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Focus on Livestock Health and Nutrition at Ayrshire Monitor Farm Meeting

John Howie from Girtridge Farm

The next North Ayrshire Monitor farm meeting on Friday 16 November will focus on livestock health and nutrition.

At the meeting, which will be held at Girtridge Farm, Dundonald, a line-up of animal health and nutrition experts will lead discussions about the control of a range of diseases often seen at this time of the year, including pneumonia and lung worm in cattle and liver fluke in sheep.

Vet Megan Wilson from SAC Consulting’s Veterinary Investigation Centre at Auchincruive, will highlight quarantine guidelines for farmers bringing new stock onto their farms.  These are essential to reduce or prevent the introduction of new diseases onto their farm from other farms.

John Howie runs the 140-hectare Girtridge farm and currently finishes around 300 cattle all year round, some housed and others from grass.

As he sources store cattle between 15-24 months of age from both Ayr market and privately, he is aware of the risks of bringing new stock onto his farm and understands the importance of quarantining new stock on arrival to minimise the risk of introducing disease to his herd.

He said: “We source store cattle throughout the year and try to keep them separate from the main herd for as long as we practically can in case they begin to show any signs of disease.”

He added: “At this time of year we also treat them for worms, especially lung worm, and vaccinate them for IBR before we mix them with the other stock.”

As Mr Howie houses all his cattle over the winter months he is keen to ensure his buildings have adequate ventilation and is currently adapting them to increase ventilation and minimise the risk of pneumonia developing in this stock.

Girtridge also has 350 ewes and gimmers going to the tup this year. While pointing out that he hasn’t had a significant problem with liver fluke in his own flock in the past, Mr Howie is aware some of the land at Girtridge is low-lying which is the perfect environment for mud snails, which support the life cycle of the fluke parasite.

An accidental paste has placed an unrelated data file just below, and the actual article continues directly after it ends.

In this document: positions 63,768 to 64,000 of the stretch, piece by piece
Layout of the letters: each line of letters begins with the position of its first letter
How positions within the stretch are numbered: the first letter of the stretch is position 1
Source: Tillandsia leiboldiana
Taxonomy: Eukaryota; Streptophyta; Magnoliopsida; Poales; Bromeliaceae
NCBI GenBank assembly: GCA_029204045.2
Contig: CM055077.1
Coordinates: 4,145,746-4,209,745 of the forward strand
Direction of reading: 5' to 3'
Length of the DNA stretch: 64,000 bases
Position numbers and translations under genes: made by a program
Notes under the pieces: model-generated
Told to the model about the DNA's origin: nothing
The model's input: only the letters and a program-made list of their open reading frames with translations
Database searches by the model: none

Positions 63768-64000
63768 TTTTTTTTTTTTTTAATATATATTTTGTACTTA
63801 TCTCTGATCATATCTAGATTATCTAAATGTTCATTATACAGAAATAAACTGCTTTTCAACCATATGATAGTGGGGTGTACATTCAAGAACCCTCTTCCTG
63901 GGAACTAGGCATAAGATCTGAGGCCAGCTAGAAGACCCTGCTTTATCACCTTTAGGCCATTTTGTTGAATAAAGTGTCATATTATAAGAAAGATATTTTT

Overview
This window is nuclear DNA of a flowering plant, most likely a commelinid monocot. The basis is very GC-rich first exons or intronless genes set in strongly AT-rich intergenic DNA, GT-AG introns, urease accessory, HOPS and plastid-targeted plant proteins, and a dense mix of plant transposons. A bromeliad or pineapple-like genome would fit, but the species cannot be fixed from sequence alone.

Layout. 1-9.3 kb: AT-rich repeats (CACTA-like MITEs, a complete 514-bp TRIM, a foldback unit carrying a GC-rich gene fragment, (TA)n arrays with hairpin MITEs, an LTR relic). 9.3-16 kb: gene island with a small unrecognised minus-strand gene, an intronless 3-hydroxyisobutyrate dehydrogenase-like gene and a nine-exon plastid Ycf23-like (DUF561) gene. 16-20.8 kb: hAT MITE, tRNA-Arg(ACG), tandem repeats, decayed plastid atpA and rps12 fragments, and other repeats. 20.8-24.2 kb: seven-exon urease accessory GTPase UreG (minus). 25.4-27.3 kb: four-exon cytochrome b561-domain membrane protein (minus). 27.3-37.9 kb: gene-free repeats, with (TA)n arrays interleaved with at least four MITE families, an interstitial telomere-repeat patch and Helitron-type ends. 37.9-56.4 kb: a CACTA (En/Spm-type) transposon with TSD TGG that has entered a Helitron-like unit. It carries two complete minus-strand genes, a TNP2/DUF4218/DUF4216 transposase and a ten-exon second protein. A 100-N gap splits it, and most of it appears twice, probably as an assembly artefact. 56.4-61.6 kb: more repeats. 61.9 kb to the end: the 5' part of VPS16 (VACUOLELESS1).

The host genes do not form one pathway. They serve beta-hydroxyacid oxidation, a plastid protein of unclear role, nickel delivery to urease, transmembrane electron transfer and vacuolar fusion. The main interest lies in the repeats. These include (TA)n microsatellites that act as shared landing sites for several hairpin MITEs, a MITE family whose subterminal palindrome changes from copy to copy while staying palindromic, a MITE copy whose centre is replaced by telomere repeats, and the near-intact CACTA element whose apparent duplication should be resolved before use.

Autumn and early winter are when acute liver fluke cases are most commonly seen, so SAC vet Marion McMillan, also from Auchencruive, will explain the signs of liver fluke in sheep during the meeting and advise farmers how they can detect, treat and prevent the problem in their flocks.

Finally, SAC nutritionist Karen Stewart will share her knowledge on beef nutrition and how farmers can efficiently maximise the growth of their cattle while indoors.

Mr Howie has been working with Ms Stewart to develop a ration for the finishing cattle at Girtridge which includes home grown silage, hay and winter and spring barley, with straw being kept for bedding.

 “To help minimise costs, we are trying to make the most of what we have and reduce the need to buy feed in,” said Mr Howie.

He added: “Although the results of the second cut silage analysis was disappointing this year, we were really pleased with the performance of our winter barley. As a result we have sown an extra 15 acres of it this autumn, taking the total to 35 acres to help boost winter feed supplies in the future.”

The North Ayrshire Monitor Farm is one of nine monitor farms that have been established across Scotland in a joint initiative by Quality Meat Scotland (QMS) and AHDB Cereals & Oilseeds, with funding from the Scottish Government. The aim of the programme is to help improve the productivity, profitability and sustainability of Scottish farm businesses.

The meeting at Girtridge Farm on 16 November will begin at 10.30am and finish at around 2.30pm. Lunch will be provided. All are welcome and the event is free.

For catering purposes, those interested in coming along on 16 November should confirm attendance by calling 01292 525252 or emailing FBSAyr@sac.co.uk

For more information about the monitor farm programme visit www.monitorfarms.co.uk